Bob the cat flees, and Sam gives chase, catching up in time to see him enter another dimension — a land of pure luck, run by leprechauns. Sam needs Bob to get her a new lucky penny from the leprechauns without them knowing he stole it. This will take them all through the labyrinthine land of luck as Sam and Bob learn a couple of important life lessons.

Super-duper unlucky

Luck review: Skydance is going to need a lot of Luck.
Skydance is going to need a lot of Luck.
Photo: Apple TV+

Mostly what Luck represents is a missed opportunity, and I think I know why. The MO of a lot of Pixar Animation Studios’ work is to create full and lived-in worlds of make-believe. Places like the mind of a child or under a kid’s bed become enormous factories and ecosystems unto themselves, right out of the best of Chuck Jones and his stable of weird, frequently untenable geniuses at Looney Tunes.

The simplest version of this idea can be found in the Ralph Wolf and Sam Sheepdog cartoons, in which the everyday animal nature of two beasts becomes a job from which they punch in and out every morning and evening. Pixar gave life and agency and a big humdrum work environment to things that we take for granted, to help kids understand and have fun with their world.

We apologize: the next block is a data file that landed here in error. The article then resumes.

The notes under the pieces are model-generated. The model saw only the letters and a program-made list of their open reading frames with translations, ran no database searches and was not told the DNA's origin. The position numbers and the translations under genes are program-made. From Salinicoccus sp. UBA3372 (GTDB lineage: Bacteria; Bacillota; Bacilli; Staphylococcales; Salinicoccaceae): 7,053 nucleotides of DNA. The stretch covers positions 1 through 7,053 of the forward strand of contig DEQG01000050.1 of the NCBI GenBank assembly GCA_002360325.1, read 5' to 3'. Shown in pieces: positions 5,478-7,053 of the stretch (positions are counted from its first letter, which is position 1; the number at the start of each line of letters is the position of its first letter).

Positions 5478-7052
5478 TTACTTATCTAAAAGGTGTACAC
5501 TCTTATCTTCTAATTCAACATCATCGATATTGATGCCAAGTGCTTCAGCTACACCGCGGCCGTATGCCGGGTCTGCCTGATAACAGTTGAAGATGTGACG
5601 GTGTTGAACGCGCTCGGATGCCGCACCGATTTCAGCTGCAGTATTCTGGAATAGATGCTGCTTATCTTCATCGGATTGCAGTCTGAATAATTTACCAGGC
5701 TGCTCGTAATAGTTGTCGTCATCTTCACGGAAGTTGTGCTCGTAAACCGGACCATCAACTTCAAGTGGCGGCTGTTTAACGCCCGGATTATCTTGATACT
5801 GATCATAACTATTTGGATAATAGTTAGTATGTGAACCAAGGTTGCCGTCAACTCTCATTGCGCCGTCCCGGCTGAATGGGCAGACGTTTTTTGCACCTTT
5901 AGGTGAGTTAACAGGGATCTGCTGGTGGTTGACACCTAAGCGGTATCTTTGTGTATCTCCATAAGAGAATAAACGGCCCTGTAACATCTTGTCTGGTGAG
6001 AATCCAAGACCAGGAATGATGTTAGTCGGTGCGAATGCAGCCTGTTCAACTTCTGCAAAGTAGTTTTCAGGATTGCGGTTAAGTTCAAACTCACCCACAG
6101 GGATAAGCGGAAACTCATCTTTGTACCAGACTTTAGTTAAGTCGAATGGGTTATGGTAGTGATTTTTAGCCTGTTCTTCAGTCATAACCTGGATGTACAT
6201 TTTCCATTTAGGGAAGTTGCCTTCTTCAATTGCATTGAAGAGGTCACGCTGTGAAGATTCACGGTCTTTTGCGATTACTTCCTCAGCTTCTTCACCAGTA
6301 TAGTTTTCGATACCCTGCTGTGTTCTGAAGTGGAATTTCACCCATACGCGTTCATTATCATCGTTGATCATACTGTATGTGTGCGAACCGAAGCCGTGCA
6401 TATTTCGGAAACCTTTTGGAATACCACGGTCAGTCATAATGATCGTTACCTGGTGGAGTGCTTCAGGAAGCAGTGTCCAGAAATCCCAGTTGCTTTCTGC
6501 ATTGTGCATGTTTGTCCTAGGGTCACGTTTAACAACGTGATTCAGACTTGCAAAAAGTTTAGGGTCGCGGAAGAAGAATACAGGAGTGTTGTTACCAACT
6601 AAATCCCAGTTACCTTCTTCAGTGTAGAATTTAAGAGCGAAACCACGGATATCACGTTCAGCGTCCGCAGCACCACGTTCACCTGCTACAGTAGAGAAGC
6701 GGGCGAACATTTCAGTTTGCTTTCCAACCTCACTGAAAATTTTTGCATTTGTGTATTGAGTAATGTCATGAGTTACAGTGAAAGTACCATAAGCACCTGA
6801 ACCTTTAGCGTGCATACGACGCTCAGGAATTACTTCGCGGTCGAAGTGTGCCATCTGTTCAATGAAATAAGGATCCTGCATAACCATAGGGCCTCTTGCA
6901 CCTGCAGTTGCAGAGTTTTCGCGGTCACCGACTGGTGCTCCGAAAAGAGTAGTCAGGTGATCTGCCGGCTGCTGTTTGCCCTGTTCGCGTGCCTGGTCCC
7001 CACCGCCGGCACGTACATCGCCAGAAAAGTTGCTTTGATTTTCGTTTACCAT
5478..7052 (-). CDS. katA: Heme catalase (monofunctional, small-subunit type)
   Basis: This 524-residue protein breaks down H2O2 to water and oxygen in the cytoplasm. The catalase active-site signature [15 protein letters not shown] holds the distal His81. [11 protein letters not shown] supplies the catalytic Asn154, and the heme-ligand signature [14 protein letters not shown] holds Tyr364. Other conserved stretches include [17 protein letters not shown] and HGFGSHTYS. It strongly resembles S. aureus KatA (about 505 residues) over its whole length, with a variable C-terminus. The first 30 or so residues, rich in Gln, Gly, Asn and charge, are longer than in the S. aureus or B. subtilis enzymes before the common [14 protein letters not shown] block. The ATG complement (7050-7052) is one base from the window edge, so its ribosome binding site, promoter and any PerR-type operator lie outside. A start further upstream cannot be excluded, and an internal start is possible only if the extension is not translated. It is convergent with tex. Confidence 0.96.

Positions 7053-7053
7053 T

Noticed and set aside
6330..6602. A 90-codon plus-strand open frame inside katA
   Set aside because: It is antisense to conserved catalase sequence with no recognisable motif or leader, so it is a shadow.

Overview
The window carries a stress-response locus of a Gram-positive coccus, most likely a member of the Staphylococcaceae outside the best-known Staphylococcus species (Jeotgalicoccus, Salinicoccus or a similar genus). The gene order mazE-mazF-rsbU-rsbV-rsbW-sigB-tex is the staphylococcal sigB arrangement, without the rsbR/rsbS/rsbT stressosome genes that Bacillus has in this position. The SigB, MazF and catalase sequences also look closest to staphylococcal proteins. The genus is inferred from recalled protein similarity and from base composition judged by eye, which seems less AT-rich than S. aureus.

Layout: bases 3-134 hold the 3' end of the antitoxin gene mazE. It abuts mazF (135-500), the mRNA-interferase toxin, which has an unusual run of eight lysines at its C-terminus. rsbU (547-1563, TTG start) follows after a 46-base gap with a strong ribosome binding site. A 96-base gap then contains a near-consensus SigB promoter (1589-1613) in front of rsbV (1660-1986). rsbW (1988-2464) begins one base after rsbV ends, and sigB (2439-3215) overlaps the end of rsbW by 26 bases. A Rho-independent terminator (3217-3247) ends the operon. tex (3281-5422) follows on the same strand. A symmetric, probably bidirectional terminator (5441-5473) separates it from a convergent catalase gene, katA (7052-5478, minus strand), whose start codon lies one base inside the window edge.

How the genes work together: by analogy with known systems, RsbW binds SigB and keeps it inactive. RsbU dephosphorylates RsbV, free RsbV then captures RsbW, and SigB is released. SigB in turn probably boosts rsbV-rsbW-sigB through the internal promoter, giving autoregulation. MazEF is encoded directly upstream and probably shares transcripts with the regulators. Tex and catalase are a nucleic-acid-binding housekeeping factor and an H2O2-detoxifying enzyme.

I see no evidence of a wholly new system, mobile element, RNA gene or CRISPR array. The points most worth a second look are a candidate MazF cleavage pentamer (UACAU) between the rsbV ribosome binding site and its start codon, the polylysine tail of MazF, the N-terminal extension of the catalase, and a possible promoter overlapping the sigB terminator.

Skydance is no Pixar

The trouble is, once you’ve shown us the inside of the toy chest, the brain, heaven, your car … well, you run out of places to make special, and you run out of ways to do it.

Luck’s concept — all the world’s luck comes from an underground city of whimsy staffed by pigs and unicorns — is pretty feeble when you stack it next to something like Inside Out or Coco. And it seems especially so when you consider this was supposed to be Pixar head honcho (and Toy Story director) John Lasseter’s “second act,” after he left the company that made Steve Jobs a billionaire under a cloud.

It may not be fair to choreographer-turned-director Peggy Holmes to view Luck through the lens of the movie’s uncomfortable production. But Skydance seems anxious to put forward Lasseter as the face of this new chapter in its history. In fact, they teed up a nice, shiny puff piece in The Hollywood Reporter that nimbly and desperately glosses over Lasseter’s history of sexually abusive behavior.